On Feb. 7, a day when the S&P 500 index rose more than 1%, shares of Tempur Sealy International (NYSE:TPX) declined 5%. In an earnings release made public a day earlier, management announced that the company beat analyst expectations in regards to its adjusted earnings per share. Despite this, and positive growth expectations for its 2014 fiscal year, shareholders were displeased with the company's performance. In light of this recent decline in share price, is the company an attractive opportunity for the Foolish investor?
Results were good... kind of
For the quarter, Tempur Sealy reported revenue of $678.1 million. This was 99% higher than the $341.1 million that management reported the same quarter a year earlier. At first glance, such a rise in sales might seem as though the company is an amazing growth story, but there's a catch.
As opposed to growing organically, almost all of Tempur Sealy's revenue growth from the quarter came from its acquisition of Sealy, a rival mattress company. If you remove the impact of the company's acquisition, its growth for the quarter was only 1%. This suggests that, instead of growing drastically, the business is only inching upward.
In terms of profitability, things are still mixed. For the quarter, the company reported earnings per share of $0.37, $0.02 below what it delivered in the same quarter of 2012. Despite seeing its selling, general, and administrative expenses fall from 22.3% of sales to 20.6%, Tempur Sealy was negatively affected by a significant rise in its cost of goods sold.
As a percentage of sales, the business's cost of goods sold rose from 50% to 59.8%. This was driven, for the most part, by lower margins that stemmed from its Sealy acquisition. After adjusting for miscellaneous expenses, such as integration costs relating to this deal, the company's earnings per share came in at $0.66, 10% above last year's adjusted earnings of $0.60 and $0.03 above forecasts.
But how does Tempur Sealy stack up to its peers?
Based on Tempur Sealy's performance during the quarter, it doesn't look like there's too much to be happy about. But a more important question might be how the company has performed over a longer time frame. Is this merely a blip on the radar that grants the Foolish investor the opportunity to buy at a discount, or is it more likely than not that this is a sign of mediocrity for the business moving forward?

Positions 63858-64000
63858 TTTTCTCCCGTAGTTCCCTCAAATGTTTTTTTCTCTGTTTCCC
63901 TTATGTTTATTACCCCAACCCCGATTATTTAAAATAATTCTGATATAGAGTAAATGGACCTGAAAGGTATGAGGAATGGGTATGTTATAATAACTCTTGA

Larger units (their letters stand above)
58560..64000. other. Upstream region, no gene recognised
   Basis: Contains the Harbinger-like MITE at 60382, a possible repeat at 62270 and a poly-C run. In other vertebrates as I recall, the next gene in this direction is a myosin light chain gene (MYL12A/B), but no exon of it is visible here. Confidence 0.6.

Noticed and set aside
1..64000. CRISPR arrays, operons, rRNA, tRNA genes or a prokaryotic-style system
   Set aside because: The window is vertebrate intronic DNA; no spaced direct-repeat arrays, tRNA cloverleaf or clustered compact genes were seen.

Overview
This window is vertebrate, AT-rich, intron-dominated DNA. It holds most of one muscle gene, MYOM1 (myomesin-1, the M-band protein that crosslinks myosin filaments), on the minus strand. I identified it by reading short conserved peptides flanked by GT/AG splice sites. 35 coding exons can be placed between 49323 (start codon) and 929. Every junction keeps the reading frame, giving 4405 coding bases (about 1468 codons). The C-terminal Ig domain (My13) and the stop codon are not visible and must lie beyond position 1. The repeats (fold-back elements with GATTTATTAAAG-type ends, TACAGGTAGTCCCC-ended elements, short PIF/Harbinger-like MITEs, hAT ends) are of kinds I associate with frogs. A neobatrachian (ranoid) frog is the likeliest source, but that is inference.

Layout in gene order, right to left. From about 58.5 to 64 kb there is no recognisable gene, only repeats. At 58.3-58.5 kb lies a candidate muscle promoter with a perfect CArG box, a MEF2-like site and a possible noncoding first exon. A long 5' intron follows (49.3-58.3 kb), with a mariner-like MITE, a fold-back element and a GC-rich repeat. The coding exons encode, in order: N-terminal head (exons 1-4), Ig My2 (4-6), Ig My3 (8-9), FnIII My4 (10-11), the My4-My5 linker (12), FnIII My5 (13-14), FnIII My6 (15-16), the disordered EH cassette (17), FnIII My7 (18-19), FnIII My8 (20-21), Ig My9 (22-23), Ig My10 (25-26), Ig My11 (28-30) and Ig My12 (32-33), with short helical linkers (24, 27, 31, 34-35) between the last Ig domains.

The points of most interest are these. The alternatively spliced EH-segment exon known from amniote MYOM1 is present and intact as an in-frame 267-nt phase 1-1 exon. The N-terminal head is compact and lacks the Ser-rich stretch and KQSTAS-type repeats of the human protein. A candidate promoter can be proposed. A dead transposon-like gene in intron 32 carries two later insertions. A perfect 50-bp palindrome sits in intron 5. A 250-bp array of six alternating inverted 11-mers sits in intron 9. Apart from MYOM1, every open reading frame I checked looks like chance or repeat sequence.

Looking at the data, we see that Tempur Sealy has had quite a run these past few years. Between 2009 and 2012, the company saw its revenue rise an impressive 69% from $831.2 million to $1.4 billion. As revenue rose, the company saw its net income rise 26% from $85 million to $106.8 million.
While this performance looks strong, it pales in comparison to how rivals like Select Comfort (NASDAQ:SNBR) and Mattress Firm Holding (NASDAQ:MFRM) have done over the past four years. Between 2009 and 2012, for instance, Select Comfort saw its revenue rise by 72% from $544.2 million to $935 million. Although this isn't significantly greater than how Tempur Sealy reported, the company's bottom-line growth was phenomenal.
Over this time frame, Select Comfort saw its net income rise a whopping 119% from $35.6 million to $78.1 million. Unlike Tempur Sealy, which was hit by rising costs in relation to sales, Select Comfort saw its jump in costs trail its jump in revenue.
The same kind of situation that lifted Select Comfort had an impact on Mattress Firm as well. Over the past four years, the company's revenue rose 133% from $434.4 million to $1 billion. In that time frame, the company also saw its net income rise from -$4.7 million to $35.6 million.
Based on the data provided on all three companies, it appears as though Tempur Sealy has had a nice run but that it has done so at the cost of higher profitability for its shareholders. In juxtaposition, both Select Comfort and Mattress Firm benefited from rising revenue and net income that outpaced Tempur Sealy's growth.
Moving forward, it's difficult to tell which company presents shareholders with the best prospects because the future is not 20/20. However, if the past is indicative of the future at all, Select Comfort and Mattress Firm will probably grant shareholders better opportunities for value creation than Tempur Sealy.
Daniel Jones has no position in any stocks mentioned. The Motley Fool owns shares of Tempur Sealy International. Try any of our Foolish newsletter services free for 30 days. We Fools may not all hold the same opinions, but we all believe that considering a diverse range of insights makes us better investors. The Motley Fool has a disclosure policy.